GRL_SIPAPU_PAGE13

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Title Through the Sipapu: A Canyonlands Phantasy
Subject Indians of North America; Spiritualism; Fantasy
Description Fictional story of creation and the afterlife as seen by Native Americans of Utah.
Creator Baker, Pearl Biddlecomb (1907-1992)
Publisher Baker, Pearl Biddlecomb
Date Digital 2004-07-09
Date 1986
Type Text
Format image/jpeg
Identifier 130.xml
Source Original booklet: Through the Sipapu: A Canyonlands Phantasy
Language eng
Rights Management Digital image copyright 2004, Green River Public Library. All rights reserved.
Holding Institution Green River Public Library, 85 South Long St., Green River, UT 84525
Source Physical Dimensions 60 leaves ; 28 cm.
Scanning Technician Nima Rakhsha
Metadata Cataloger Denice Hoffman
ARK ark:/87278/s6xs5v8n
Setname gr_pbb
Date Created 2005-03-18
Date Modified 2005-03-18
ID 317792
Reference URL https://collections.lib.utah.edu/ark:/87278/s6xs5v8n

Page Metadata

Title GRL_SIPAPU_PAGE13
Description Baker Sipapu 13 The old seer looked up, opened his mind to Bob, and Bob said he had something for him. He took out the Buck knife, which had always been sharpened to a razor edge, and pulling a hair from his head, snicked it off. The Medicine Man reached back of him, struck off a chip of flint, then taking a hair from his head he indicated that Bob should hold one end. Then he delicately and carefully split the hair. Bob watched the little curls of spider-web fineness curl up, and suddenly he knew the truth--they didn't need any help. Their culture was not physical, it was more refined than Bob's and their stone tools were adequate. He tossed the useless knife contemptuously up into the back of the cave.. Bob didn't believe that the Medicine Man had anything to do with this decision; he felt it was his own conclusion, and came from a perception considerably sharpened by his experience. After a bit, Bob looked at the old wise one again. He had to know, and this was the only way he could find out. As carefully as he could he asked if it would be possible for a mortal to go back through the sipapu, saying that he loved Rain with all his heart, and he wanted to go and be with her for time and eternity. The old man chipped at an arrowhead for a time, and then said that this had come up in the Councils, and they were aware that Rain and Bob were in love. It depended on Bob, if he wanted to learn the rituals and chants, and then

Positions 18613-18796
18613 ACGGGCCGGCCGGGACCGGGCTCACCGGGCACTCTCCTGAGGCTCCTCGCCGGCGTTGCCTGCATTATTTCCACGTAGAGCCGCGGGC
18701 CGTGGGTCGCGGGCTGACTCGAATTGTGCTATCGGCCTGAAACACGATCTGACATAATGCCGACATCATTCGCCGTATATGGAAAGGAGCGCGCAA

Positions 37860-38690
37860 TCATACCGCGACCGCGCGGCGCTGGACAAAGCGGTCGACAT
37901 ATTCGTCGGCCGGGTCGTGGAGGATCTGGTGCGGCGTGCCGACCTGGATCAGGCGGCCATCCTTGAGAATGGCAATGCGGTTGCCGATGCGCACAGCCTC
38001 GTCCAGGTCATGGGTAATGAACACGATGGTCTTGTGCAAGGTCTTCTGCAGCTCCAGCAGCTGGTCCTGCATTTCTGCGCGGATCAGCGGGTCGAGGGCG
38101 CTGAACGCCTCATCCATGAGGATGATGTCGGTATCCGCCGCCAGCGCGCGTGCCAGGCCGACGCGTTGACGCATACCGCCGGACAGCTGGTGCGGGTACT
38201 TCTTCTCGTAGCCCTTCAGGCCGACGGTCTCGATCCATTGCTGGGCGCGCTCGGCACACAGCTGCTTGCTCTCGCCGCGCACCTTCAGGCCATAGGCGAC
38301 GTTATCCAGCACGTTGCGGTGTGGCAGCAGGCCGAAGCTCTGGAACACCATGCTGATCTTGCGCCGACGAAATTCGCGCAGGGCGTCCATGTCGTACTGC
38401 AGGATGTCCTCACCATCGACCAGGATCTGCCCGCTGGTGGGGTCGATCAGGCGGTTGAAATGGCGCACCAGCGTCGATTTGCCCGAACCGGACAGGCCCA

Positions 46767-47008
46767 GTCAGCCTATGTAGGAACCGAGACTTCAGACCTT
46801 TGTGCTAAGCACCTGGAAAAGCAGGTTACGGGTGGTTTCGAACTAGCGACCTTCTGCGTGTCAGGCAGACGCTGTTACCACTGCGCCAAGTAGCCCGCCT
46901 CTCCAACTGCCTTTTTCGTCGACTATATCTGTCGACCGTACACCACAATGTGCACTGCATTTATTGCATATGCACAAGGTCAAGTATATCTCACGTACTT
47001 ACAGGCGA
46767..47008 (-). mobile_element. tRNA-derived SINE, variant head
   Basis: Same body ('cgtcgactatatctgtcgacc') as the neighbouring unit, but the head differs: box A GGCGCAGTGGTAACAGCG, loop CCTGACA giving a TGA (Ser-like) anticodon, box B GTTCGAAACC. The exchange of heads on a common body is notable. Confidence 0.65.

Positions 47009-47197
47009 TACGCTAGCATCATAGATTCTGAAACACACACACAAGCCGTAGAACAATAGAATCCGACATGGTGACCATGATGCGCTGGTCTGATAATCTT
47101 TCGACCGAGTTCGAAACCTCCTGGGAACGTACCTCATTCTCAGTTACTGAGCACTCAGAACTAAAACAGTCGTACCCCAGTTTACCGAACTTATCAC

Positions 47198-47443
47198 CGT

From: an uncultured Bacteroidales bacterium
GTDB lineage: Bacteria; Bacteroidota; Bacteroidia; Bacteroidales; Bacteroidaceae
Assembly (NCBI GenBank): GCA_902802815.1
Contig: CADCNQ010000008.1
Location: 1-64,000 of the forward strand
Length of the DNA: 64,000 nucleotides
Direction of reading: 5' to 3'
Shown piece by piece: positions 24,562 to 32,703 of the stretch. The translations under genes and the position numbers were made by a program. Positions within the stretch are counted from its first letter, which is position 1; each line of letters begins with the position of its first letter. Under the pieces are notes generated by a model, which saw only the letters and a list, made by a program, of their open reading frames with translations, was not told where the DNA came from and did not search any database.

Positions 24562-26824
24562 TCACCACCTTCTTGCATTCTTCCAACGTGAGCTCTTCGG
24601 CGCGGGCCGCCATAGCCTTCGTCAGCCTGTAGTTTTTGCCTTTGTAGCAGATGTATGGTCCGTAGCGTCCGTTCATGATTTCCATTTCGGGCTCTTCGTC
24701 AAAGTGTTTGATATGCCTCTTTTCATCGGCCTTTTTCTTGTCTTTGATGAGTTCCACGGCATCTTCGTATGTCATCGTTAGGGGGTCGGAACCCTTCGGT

Format image/jpeg
Identifier 018_GRL_SIPAPU_PAGE13.JPG
Source Original booklet: Pearl Baker: Interviewed by John McFarlane
Setname gr_pbb
Date Created 2005-03-18
Date Modified 2005-03-18
ID 317744
Reference URL https://collections.lib.utah.edu/ark:/87278/s6xs5v8n/317744